Fish and chips restaurants abound in the Pacific Northwest, not surprising when there’s nothing but the Pacific Ocean to the west. Perhaps the most well-known fish-n-chippery in the Seattle area is Ivar’s, once owned by Ivar Haglund whose image and personality in local circles rivaled those of Colonel Sanders. His corporation also used to fund a big fireworks show on July 4th in Elliott Bay, during its heyday one of two big shows (the other being on Lake Union). Less self-promotional and popular in the area is Spud Fish and Chips on Alki Point, though lately the quality of the Juanita franchise has definitely declined.
There are many opinions on what constitutes the best fish and chips. Some prefer thick batters, while others prefer a light coating. Should the batter be flour, cornmeal, cornstarch or a combination? Then, there’s the choice of fish. It goes without saying that the fish has to be fresh and it has to be adequately seasoned without being salty. My daughter and son-in-law swear by the version served by Nordstrom Grill (of department store fame) in Seattle, which I have yet to try. Otherwise, my wife and my favorite place is not in Seattle at all but in Christchurch, New Zealand (Coppell Place Seafood).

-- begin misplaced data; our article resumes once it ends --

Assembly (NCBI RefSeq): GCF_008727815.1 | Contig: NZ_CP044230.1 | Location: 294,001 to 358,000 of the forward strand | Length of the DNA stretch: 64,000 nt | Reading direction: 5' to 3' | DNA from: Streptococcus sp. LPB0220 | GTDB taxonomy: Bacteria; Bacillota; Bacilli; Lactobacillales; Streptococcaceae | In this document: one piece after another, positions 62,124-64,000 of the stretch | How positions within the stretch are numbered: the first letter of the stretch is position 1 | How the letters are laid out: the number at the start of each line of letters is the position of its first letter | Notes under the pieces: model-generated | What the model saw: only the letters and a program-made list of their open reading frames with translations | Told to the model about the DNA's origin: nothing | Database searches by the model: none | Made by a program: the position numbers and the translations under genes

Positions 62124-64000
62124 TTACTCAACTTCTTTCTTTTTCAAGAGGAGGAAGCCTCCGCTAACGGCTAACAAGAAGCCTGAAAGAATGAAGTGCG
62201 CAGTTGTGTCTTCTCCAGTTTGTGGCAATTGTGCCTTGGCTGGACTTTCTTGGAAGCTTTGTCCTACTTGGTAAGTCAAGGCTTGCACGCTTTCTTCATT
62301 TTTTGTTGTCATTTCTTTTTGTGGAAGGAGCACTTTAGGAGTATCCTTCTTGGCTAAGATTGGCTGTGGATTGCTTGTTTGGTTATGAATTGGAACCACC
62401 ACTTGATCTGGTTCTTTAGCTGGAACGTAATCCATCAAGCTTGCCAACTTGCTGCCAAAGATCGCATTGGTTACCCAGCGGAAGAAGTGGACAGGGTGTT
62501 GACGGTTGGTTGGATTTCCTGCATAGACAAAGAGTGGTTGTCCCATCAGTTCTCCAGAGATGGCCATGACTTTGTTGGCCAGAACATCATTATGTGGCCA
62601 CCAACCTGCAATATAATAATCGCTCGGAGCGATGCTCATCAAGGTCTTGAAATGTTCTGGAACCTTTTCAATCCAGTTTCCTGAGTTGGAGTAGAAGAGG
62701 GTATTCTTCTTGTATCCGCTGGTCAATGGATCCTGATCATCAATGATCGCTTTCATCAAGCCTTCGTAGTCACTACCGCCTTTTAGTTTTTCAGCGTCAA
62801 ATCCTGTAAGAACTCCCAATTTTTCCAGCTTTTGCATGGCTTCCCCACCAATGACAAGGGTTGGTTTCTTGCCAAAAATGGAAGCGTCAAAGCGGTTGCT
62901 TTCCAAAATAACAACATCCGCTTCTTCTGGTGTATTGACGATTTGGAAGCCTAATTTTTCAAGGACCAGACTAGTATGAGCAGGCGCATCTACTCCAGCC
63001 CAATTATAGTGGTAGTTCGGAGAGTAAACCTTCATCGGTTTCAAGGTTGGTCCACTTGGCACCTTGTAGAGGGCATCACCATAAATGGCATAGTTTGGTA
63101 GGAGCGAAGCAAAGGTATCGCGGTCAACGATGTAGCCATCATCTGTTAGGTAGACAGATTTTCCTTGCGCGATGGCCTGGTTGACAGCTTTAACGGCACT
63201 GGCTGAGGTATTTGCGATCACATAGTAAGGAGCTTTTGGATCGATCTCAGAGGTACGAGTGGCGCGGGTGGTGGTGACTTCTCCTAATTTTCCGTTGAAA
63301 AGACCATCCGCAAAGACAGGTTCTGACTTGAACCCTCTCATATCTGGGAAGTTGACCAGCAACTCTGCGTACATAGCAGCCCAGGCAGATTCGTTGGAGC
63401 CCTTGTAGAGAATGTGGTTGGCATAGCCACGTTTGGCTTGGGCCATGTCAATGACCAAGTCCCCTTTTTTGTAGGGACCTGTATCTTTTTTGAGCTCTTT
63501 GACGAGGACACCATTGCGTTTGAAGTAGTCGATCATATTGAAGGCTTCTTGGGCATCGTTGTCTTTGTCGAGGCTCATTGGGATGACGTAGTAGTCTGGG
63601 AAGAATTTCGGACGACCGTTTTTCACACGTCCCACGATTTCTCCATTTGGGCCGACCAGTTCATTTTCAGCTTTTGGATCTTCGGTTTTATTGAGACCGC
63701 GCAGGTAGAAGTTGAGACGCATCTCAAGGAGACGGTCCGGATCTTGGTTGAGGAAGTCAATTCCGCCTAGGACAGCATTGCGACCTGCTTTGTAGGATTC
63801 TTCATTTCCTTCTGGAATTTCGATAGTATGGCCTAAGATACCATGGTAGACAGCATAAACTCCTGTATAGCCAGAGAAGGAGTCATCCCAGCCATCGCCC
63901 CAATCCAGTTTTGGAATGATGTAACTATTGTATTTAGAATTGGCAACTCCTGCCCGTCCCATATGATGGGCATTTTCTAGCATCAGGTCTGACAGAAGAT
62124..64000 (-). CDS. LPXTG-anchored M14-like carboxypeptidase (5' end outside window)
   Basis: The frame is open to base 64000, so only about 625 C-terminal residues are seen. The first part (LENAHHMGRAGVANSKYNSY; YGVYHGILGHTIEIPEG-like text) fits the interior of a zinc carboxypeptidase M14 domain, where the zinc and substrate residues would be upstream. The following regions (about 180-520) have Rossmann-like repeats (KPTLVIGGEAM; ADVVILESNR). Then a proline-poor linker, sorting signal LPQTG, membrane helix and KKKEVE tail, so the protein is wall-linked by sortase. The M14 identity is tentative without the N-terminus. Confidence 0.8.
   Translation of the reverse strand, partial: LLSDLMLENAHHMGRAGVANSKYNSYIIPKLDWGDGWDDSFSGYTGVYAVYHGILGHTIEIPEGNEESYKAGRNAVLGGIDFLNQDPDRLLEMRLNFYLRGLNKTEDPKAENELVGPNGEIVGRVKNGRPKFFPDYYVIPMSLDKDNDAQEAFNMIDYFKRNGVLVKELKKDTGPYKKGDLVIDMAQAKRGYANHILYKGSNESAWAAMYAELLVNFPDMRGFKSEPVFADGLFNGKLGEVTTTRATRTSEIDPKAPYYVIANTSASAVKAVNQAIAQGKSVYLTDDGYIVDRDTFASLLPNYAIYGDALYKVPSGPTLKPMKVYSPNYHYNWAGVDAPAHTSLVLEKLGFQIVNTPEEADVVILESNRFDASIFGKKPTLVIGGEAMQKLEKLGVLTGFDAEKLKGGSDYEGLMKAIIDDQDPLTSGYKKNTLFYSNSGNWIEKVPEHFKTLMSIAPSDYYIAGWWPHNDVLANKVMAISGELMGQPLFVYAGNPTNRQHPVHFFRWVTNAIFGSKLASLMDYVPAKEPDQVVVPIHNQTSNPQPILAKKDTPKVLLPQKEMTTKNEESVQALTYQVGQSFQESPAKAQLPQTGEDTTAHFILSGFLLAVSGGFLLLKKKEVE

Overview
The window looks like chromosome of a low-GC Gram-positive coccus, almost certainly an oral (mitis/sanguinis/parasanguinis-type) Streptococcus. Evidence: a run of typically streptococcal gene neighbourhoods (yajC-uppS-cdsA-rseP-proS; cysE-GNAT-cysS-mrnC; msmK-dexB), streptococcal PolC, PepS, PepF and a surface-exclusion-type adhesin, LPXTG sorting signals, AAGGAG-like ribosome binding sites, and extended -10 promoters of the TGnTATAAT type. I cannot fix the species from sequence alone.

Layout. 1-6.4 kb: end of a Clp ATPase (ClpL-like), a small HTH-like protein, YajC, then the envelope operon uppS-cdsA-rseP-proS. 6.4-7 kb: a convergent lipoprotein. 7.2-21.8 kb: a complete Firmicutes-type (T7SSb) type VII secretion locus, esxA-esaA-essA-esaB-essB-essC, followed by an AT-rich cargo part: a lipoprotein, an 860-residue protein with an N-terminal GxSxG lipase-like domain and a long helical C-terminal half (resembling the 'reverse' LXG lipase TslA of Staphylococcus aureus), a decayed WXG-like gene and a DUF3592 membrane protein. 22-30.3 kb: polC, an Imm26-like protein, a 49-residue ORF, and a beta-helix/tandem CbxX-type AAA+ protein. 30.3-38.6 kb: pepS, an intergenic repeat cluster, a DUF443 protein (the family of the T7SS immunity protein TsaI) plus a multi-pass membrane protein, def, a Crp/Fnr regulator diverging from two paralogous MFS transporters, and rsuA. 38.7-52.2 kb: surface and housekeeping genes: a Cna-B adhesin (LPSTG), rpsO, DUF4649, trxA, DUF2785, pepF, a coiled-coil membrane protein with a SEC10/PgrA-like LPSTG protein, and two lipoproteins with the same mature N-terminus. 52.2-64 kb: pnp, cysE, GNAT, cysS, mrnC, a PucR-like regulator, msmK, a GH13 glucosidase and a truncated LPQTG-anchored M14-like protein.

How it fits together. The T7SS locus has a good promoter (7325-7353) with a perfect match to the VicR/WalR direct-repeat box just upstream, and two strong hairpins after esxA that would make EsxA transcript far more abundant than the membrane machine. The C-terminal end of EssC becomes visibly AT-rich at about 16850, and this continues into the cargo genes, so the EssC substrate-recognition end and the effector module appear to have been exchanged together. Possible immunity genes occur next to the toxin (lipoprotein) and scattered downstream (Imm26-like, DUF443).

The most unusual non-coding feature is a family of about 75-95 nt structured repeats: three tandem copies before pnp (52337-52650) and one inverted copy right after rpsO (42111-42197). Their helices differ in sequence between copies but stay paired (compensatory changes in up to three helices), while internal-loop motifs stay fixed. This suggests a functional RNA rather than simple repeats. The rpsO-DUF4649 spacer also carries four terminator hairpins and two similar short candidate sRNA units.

Last weekend, good friends of ours invited us to accompany them on their boat to the Quartermaster Yacht Club’s annual potluck, this year at the Des Moines Marina. A few of the club members mentioned Wally’s Chowder House, only a half-mile walk uptown, as an excellent place to get fish and chips. Waiting to get seated was common. When we went for lunch last Saturday, a hand-printed note at the entrance announced that Wally’s was again nominated in the Best Seafood category in the 2014 King 5 Best of Western Washington. Furthermore, a placard proudly proclaims that the fishing boat Golden Alaska catches and flash-freezes 50,000 pounds of arctic cod for Wally’s every year, which works out to be about 135 pounds daily. With this much brouhaha, why have I not heard of this place before?
On the specials board was fried razor clams, which gave us pause. But we were here to sample the fish and chowder, the two menu items that put Wally’s in the hearts and minds of followers.
The New England clam chowder (☆☆☆) could not have had better flavor but it was excessively thick. So much flour could almost have held up a spoon without moving.
On the recommendation of a couple of diners who were in our party, my wife and I split a one-piece large fillet with fries. When it arrived, I saw it was good advice. You can also order 2-, 3- or 6-piece quantities. There was likewise a good-sized portion of fries. It made no difference that they were in fact bottomless, because they were mealy (☆☆). Neither were we impressed with the fish (☆☆). It was dry and rubbery. I’ve never been fond of fish that had been previously frozen because it cooks, well, dry and rubbery. In addition, there was no discernible seasoning; the fish tasted flat. It might’ve been wiser to get the fresh local ling cod or halibut. We wondered what the fuss was all about regarding Wally’s. We won’t be returning.
Wally’s Chowder House
22531 Marine View Dr S
Des Moines, Washington